Osteoarthritis is the most common chronic joint disease-almost 7% of the Australian population has it-according to a new report launched this morning at the Bone and Joint Decade Patient Advocacy Meeting on the Gold Coast.
The report, A picture of osteoarthritis in Australia, produced jointly by the Australian Institute of Health and Welfare (AIHW), the Department of Health and Ageing, and Arthritis Australia, provides key information about the disease, including how it develops, its symptoms, its impact overall, and how it can be managed and prevented.
'Osteoarthritis can make it difficult to perform the activities needed for daily living' said Dr Vanessa Prescott, author of the report.
Pain, stiffness and mobility limitations, often described in that order, are major characteristics of osteoarthritis. It can restrict participation in employment and social life.
Osteoarthritis is one of the major causes of disability in older age groups. It may also lead to fatigue, depression and psychological distress.
'Physical therapy, keeping active and taking medication when necessary can help to reduce symptoms, improve and maintain mobility and optimize quality of life,' said Dr Kuldeep Bhatia, Head of the of the AIHW National Centre for Monitoring Arthritis and Musculoskeletal Conditions. Further management options include home modifications, surgery, and weight loss in those who are overweight.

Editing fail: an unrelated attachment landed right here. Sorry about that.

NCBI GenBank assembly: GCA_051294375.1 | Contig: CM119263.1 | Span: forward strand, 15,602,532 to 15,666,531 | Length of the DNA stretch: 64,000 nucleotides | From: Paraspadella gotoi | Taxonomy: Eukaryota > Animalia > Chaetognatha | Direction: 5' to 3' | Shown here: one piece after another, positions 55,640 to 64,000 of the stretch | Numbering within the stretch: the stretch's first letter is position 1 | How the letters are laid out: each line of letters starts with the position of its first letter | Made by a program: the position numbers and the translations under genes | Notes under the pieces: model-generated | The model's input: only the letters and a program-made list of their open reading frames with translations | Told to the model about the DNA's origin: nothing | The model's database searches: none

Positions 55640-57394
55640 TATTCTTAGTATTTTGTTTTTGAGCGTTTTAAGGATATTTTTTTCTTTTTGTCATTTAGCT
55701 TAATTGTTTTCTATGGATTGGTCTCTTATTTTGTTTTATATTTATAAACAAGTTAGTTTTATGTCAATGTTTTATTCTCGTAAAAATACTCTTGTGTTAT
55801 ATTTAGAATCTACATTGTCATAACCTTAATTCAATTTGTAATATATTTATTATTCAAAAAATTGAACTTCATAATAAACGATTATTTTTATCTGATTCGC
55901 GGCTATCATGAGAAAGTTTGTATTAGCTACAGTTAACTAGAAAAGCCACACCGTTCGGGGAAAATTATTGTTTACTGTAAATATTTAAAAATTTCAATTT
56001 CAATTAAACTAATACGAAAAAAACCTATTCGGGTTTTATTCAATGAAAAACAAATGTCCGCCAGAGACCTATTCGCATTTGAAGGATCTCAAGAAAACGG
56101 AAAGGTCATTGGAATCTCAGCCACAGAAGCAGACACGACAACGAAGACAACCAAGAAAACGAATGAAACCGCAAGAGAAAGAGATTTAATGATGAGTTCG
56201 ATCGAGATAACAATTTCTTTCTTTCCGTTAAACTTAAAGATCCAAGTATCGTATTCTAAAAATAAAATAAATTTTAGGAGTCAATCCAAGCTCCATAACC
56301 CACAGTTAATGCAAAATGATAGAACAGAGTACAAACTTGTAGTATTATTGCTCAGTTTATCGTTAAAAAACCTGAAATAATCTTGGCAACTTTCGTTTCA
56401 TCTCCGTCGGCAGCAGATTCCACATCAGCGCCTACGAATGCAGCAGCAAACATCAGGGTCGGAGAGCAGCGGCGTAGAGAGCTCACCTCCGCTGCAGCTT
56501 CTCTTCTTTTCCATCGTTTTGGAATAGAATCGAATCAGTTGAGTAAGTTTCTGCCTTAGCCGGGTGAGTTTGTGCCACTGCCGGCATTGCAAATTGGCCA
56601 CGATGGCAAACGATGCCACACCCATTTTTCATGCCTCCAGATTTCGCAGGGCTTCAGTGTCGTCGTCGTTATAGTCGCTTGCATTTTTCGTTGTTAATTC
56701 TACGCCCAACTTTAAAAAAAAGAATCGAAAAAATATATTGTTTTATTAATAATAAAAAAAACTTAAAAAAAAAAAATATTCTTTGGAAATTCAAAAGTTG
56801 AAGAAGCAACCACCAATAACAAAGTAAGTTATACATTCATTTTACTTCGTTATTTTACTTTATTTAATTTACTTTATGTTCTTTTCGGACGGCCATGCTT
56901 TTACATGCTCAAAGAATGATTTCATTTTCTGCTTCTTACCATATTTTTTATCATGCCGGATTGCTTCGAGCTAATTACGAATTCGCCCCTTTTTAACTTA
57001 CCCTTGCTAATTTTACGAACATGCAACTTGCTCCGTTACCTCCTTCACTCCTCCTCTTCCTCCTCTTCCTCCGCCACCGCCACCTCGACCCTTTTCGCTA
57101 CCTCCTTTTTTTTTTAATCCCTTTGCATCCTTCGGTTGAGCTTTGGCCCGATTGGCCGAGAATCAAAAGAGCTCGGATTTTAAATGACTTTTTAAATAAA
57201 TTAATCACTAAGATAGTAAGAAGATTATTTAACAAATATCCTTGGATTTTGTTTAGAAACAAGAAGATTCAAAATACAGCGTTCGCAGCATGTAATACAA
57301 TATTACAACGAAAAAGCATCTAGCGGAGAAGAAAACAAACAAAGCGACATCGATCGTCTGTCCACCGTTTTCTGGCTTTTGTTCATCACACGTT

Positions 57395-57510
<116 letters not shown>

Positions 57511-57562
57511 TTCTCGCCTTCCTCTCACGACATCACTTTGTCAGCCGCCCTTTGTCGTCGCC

Family members are the main providers of help or informal care for people with osteoarthritis. The report shows that a large proportion of carers of people with arthritis-associated disability spend more than 40 hours a week caring. A large majority (68%) have been providing care for more than 10 years.
Direct health expenditure on osteoarthritis is more than 2.3% of the total allocated health expenditure in Australia, with joint replacement surgery accounting for a large portion of this spending.
Some key facts about osteoarthritis:
- Osteoarthritis is one of the most common causes of disability in Australia.
- The main symptoms of the disease are pain, stiffness and reduced mobility.
- The most commonly affected joints are the hips, knees, spine and hands.
- Osteoarthritis is common in older age groups, and affects females more than males.
- Maintaining a healthy weight, and avoiding joint injury and repetitive joint-loading tasks can help to reduce the risk of developing osteoarthritis.
Arthritis Australia provides a range of management and support services for people living with osteoarthritis. For more details 1800 011 041.